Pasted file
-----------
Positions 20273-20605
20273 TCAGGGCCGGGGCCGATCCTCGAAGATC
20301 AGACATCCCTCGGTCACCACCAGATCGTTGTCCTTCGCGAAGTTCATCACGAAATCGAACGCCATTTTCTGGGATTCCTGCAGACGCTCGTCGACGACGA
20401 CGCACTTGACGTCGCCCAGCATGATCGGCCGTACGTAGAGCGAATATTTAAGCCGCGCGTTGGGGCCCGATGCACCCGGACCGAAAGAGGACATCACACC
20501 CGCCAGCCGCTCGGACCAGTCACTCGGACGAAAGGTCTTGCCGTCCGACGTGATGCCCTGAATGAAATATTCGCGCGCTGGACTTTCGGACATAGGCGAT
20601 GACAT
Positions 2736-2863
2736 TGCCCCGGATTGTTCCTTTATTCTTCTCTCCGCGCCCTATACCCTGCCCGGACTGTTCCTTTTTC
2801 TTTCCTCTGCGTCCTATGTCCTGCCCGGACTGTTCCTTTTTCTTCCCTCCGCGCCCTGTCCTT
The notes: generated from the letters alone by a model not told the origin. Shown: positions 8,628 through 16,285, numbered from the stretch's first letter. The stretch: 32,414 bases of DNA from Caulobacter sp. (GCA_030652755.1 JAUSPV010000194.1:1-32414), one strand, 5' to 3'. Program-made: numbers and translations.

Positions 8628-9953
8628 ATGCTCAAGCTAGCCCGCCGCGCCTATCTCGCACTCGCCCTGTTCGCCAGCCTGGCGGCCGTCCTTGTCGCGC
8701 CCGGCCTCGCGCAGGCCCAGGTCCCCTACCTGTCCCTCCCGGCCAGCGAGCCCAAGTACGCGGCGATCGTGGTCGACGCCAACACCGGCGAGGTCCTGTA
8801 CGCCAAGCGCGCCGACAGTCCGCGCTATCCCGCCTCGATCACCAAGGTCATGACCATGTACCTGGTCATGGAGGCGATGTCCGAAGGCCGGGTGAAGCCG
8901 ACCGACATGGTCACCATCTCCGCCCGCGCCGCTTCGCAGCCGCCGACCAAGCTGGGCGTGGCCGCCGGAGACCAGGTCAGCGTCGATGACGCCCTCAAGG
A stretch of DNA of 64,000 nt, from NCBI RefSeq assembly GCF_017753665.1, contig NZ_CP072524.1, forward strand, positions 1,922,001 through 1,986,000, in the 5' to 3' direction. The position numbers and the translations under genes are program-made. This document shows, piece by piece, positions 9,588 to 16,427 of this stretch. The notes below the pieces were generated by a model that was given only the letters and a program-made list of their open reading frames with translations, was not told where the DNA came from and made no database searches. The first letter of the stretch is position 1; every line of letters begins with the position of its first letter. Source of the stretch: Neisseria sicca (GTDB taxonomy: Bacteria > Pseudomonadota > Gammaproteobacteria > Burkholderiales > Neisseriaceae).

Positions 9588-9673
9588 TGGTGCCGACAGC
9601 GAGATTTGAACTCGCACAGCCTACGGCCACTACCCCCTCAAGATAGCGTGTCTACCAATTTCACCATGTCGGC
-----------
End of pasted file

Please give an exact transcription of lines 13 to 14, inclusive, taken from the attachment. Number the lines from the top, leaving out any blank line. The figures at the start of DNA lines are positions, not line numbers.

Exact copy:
8701 CCGGCCTCGCGCAGGCCCAGGTCCCCTACCTGTCCCTCCCGGCCAGCGAGCCCAAGTACGCGGCGATCGTGGTCGACGCCAACACCGGCGAGGTCCTGTA
8801 CGCCAAGCGCGCCGACAGTCCGCGCTATCCCGCCTCGATCACCAAGGTCATGACCATGTACCTGGTCATGGAGGCGATGTCCGAAGGCCGGGTGAAGCCG